The newly elected SDA leader, Sulejman Tihić was endorsed by Alija Izetbegović and the party was back in power a year later, after the general elections in autumn 2002. Tihić became a member of the Presidency of BiH and in next four years it seemed that the SDA, but also the country as a whole, was moving in a more progressive direction. This reformist push was, of course, heavily boosted by the strong interventionism of the international community through the Office of High Representative, but also by the poor economic situation in the country, especially in Republika Srpska entity, which made Serb political leaders more open to compromise. Izetbegović died in 2003, as Sulejman Tihić stayed on at the helm after the fourth party congress in 2005. The party shortly thereafter became a member of the European Peoples Party (EPP), the main center-right bloc in the European Parliament, a decision that seemed to strengthen the SDA’s own reformation. This era of compromise, however, opened the door for opportunistic, nationalist hardliners: primarily Haris Silajdžić and Milorad Dodik and his party, the Alliance of Independent Social Democrats (SNSD) in the Republika Srpska. After the April Package of constitutional amendments, a reform package that would have streamlined the country’s institutional arrangements, was narrowly defeated by a populist push from Silajdžić, with the support of a smattering of SDA-hardliners, Tihić’s pragmatism lost favor.

By 2009 a clear split was evident in the SDA: one wing was led by the reformist Tihić, another by Alija’s own son, Bakir Izetbegović. Once Bakir was elected to the state presidency in 2010, however, the tide turned definitively in his favor. The SDA increasingly began to affiliate itself directly with Turkish President Recep Tayyip Erdogan’s, AK Party. The AK Party was recognized by Izetbegović as a model of what SDA should become—an Islamist party with a modernist bent. Due to poor health, Tihić was soon pushed out, enabling Izetbegović to take full control. Tihić died at the peak of the election campaign in 2014 and Izetbegović won a second mandate as a member of state presidency.

However, he was now facing challenges in establishing relations with crucial players with strong political legitimacy. These difficulties were clearly seen in his relations not only with SDA leaders from the Republika Srpska, but also from the Bosnian Krajina, where many find themselves marginalized. At the sixth party congress, which took place on May 26th, Bakir Izetbegović won overwhelming support as president, while Adil Osmanović, formerly seen as part of the Tihić faction, won the place of deputy-president, marking the achievement of a sort of “great peace” within the party. Yet in reality this did not reflect the bigger picture. Sadik Ahmetović and Ramiz Salkić, both SDA members from RS, did not get enough votes for the positions of vice-presidents. The elected vice-presidents were Šefik Džaferović, Denis Zvizdić, Asim Sarajlić, Edin Mušić, Šemsudin Dedić, Safet Softić, Edin Ramić, and Mirsad Kukić. Šemsudin Dedić, Minister of Agriculture, was chosen as the representative from Bosnian Krajina over Senad Šepić, who was left out despite possessing strong legitimacy and popularity, as evidenced in the general elections. Šepić, seen as one of the leaders of the SDA in Bosnian Krajina, is a respected fellow in the party’s international relations, especially those with pro-western political alliances and groups.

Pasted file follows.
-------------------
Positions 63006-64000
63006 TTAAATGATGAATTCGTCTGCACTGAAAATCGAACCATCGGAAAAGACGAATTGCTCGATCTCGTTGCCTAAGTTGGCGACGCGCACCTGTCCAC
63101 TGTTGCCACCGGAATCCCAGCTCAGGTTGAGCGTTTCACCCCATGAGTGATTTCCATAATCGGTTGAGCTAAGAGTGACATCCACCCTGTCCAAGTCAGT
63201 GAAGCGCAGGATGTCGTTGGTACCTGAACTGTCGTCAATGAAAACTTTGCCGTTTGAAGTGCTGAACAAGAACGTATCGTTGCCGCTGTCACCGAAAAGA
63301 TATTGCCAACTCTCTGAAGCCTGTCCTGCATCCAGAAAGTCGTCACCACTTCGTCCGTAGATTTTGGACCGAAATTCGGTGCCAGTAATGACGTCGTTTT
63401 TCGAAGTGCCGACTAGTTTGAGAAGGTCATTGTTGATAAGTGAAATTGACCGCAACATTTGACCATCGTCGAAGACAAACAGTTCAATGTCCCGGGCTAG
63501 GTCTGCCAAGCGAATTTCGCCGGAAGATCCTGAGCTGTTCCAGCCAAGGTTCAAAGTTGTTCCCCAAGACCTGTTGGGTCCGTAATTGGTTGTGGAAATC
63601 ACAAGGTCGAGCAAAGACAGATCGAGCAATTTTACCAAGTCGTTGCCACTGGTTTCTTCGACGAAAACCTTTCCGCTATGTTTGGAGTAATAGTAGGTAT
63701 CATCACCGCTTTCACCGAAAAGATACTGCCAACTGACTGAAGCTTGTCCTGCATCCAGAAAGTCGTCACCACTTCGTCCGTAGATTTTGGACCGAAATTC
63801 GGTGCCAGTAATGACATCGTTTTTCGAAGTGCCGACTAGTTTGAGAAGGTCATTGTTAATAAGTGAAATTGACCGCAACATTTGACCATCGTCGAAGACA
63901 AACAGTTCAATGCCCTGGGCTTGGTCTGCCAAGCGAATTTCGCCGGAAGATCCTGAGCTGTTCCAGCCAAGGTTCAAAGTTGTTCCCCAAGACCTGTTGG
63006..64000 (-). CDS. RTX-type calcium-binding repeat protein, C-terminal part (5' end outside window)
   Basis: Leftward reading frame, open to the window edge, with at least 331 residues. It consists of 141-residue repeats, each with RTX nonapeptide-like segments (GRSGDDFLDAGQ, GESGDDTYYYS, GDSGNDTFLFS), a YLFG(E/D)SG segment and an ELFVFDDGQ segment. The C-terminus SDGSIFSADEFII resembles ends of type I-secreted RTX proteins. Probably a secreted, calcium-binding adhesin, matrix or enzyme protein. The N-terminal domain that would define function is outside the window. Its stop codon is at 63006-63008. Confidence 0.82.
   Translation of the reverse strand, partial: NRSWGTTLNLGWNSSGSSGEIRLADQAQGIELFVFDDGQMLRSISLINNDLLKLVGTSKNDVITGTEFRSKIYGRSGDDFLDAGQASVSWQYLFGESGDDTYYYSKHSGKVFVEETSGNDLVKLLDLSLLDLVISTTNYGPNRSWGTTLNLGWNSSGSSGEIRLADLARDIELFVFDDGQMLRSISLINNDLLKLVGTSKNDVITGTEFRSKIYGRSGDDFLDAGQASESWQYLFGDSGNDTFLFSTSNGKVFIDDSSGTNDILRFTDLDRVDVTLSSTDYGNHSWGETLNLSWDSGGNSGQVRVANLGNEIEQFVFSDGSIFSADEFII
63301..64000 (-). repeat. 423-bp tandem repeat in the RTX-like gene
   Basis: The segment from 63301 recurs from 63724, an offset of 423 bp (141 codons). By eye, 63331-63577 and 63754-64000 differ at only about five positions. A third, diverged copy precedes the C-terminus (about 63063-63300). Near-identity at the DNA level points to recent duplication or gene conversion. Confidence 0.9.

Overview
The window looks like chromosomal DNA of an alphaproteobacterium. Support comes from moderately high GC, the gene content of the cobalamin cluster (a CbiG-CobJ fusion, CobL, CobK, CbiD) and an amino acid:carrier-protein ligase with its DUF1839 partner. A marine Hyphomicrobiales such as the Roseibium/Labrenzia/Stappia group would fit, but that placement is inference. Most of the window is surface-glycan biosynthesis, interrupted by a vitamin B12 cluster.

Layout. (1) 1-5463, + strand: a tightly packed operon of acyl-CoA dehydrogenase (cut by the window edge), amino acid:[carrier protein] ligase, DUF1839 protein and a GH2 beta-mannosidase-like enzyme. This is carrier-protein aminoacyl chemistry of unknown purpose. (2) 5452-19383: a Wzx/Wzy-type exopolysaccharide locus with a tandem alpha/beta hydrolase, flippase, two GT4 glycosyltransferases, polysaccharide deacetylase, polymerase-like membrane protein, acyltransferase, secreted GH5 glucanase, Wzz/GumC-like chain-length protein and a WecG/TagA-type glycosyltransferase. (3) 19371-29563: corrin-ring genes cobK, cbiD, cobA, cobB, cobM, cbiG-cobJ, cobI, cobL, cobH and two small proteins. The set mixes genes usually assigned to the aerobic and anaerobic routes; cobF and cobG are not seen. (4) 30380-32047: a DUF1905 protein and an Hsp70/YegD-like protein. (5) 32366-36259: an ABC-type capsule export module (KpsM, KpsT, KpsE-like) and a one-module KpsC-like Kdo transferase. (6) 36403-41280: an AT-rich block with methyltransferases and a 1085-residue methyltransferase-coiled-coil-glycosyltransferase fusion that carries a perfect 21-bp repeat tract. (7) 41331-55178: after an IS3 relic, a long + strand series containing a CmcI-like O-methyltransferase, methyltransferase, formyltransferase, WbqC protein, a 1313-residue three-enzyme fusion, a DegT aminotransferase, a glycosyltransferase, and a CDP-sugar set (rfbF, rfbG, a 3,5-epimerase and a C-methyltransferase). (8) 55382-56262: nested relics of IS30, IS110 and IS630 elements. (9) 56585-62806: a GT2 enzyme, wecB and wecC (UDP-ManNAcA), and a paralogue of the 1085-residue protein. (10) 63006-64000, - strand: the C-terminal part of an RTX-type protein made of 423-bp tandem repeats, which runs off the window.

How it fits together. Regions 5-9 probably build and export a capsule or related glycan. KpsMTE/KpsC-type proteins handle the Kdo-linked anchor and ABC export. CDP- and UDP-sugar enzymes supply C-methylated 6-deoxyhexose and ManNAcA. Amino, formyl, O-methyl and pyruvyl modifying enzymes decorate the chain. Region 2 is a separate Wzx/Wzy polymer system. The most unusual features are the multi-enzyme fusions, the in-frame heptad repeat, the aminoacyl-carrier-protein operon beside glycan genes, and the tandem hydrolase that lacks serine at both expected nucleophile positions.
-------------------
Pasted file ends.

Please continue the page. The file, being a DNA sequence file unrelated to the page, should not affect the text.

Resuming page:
It should be noted that even more candidates for the position of vice-president were left out in pre-selection, which is within the discretion of the newly-elected president of the party. Senad Bratić, also from RS, was not one of the 14 candidates who Izetbegović shortlisted out of the 20 confirmed by the Main Board of the SDA. There had already been similar outcomes, led by Amir Zukić and Asim Sarajlić, in elections for the party’s youth and women branch leaders in the weeks before the Congress.

Ultimately, Izetbegović emerged as the winner, despite a few “political casualties”, such as the non-selection of Halid Genjac for the position of vice-president. The lack of loyalty between pre-congress allies weakened opposition within the party, given the “every man for himself” fight at the peak of voting sessions.

However, it should be noted that the key opponent in the run for the party president, Šemsudin Mehmedović, won 159 votes out of 754 delegates, which might not be huge but still sends a strong message to Izetbegović. In an time of heavy turbulence within Bosnian politics, a number of strong political parties in the Bosniak constituency have presented themselves as political alternatives, yet have failed to push the SDA from power. They have often switched easily from haughty pre-election discourse to a post-election willingness to collaborate with the “enemy”. In this sense, the opening quote from the Qur’an, used as the motto of the Young Muslims, can be used to rethink not only the capacity for political change within the Bosniak ethnic community, but also the monolithic ideological positions of the main Croat and Serb political parties.

One may or may not agree with the somewhat radical stance of the SDA and its predecessors, who were seen as enemies of the previous regime. However, it is evident that at some point in history, the movement’s members made sacrifices and were punished for their political beliefs. Within the party discourse, this “sacrifice”, with “Young Muslims” as ideological predecessor, has been transferred through the generations as a birthright and source of privileges, and we can assume that their ideological message is a mere shadow of its fights for personal gains, interests and power. When we take a look at 25 years of SDA, from its beginnings through present day, the party has moved philosophically from the Muslim Brotherhood (bearing in mind that the same literature was the source of “Young Muslims”) in its foundations, to the center-right perspective of the present day Christian Democrats in EPP during its reform period of the first decade of the 21st century. Yet at this moment, it seems that the only ideological position of the SDA is its friendly relations with the AK Party and the personal respect with which Erdogan christens Alija Izetbegovic’s lifework, which is reflected in his open support for Junior.

This will provide a safe environment to further their leadership. But what will the SDA offer in the ideological sense in the years to come, to address the community’s challenges? Will it transcend the mere securing of power for established elites? And how will the people change what is in themselves?

Nedim Jahić

Nedim Jahić (26, Sarajevo) has been engaged in various civic initiatives in Bosnia and Herzegovina, mostly related to human rights, political freedoms and war crimes. His articles have been published in Al Jazeera Balkans, NIN, BH Dani, Oslobođenje, Novo vrijeme, Today’s Zaman, Peščanik, Kosovo 2.0, RadioSarajevo.ba, Klix.ba, and various other media, publications and reports throughout the region. Jahić has also been engaged in political campaigns and various successful advocacy initiatives in Bosnia through which he's gained experience in political research and education.